I used to work for a company that had a very strong engineering ethic and process. I was part of a large project that was based on a high level of development excellence. For example the unit test coverage minimum was 98%. For the most part, we were always above 99%, but occasionally fell below when new people/dev groups would join the project and were not familiar with our standards.
I think everyone would agree, keeping 98% code coverage is challenging. What if we could eliminate the need to write tests except where it really counted. CRAP (Change Risk Analysis and Prediction - now there is an acronym looking for a definition!), tries to help by identifying more complex code, or code that would be more at risk to change.
We used crap to eliminate unneeded unit tests and to gauge the amount of unit test coverage required for any particular function. It actually works pretty well. Getters, Setters, and 2-3 line functions (with little logic), also have no requirement for unit testing. That's how we defined it anyway.
We lowered our unit test coverage requirement to 90% and used CRAP to ensure complex functions were covered. Great right?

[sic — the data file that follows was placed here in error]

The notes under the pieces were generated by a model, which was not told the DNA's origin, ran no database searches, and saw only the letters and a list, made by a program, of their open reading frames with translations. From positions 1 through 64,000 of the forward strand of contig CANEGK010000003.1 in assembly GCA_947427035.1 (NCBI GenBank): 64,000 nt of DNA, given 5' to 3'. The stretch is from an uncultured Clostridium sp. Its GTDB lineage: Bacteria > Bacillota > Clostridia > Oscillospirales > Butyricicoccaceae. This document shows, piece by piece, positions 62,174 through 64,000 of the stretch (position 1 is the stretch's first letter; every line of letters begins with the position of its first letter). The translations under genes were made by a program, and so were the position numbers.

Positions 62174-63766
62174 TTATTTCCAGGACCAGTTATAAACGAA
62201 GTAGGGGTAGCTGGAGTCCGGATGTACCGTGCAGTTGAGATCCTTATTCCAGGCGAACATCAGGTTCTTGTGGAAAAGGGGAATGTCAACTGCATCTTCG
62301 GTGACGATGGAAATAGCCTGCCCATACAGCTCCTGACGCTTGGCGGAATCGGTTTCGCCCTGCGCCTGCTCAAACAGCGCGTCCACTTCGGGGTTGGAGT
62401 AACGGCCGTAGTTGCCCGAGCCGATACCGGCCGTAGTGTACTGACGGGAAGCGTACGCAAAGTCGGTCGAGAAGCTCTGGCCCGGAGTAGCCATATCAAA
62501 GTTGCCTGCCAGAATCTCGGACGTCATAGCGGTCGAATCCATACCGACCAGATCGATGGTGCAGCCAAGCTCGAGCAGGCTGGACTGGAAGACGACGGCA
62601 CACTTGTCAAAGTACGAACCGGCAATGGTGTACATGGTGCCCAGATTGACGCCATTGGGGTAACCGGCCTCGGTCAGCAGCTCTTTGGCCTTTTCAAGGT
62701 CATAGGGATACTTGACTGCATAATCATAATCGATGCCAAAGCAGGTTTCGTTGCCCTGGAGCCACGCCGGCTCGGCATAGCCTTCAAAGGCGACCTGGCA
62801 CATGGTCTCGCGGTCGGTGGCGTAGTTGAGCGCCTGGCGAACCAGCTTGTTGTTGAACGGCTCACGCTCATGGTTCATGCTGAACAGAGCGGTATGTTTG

In our case, the spirit of these changes was to eliminate trivial test requirements and focus on more relevant tasks. Unfortunately, some took this as a rule to be bent and broken.
One curious engineer figured out that if you keep all your functions to very simple 2-3 lines you won't have to write any unit tests. So they went about re-factoring their code in such a way so that there just weren't any functions longer than 3 lines.
How do you do that? You create functional binary handlers to combine the logic of other handlers and build up a kind of domain level syntax that you can use to formulate high level logic.
It's kind of brilliant really, if it hadn't been so insidiously underhanded. I mean, if they had published their technique as an open source project, they probably would get a following of similarly curious developers.
But that's not what was wanted in this environment. The code was (properly) rejected and the engineer had to abandon the technique.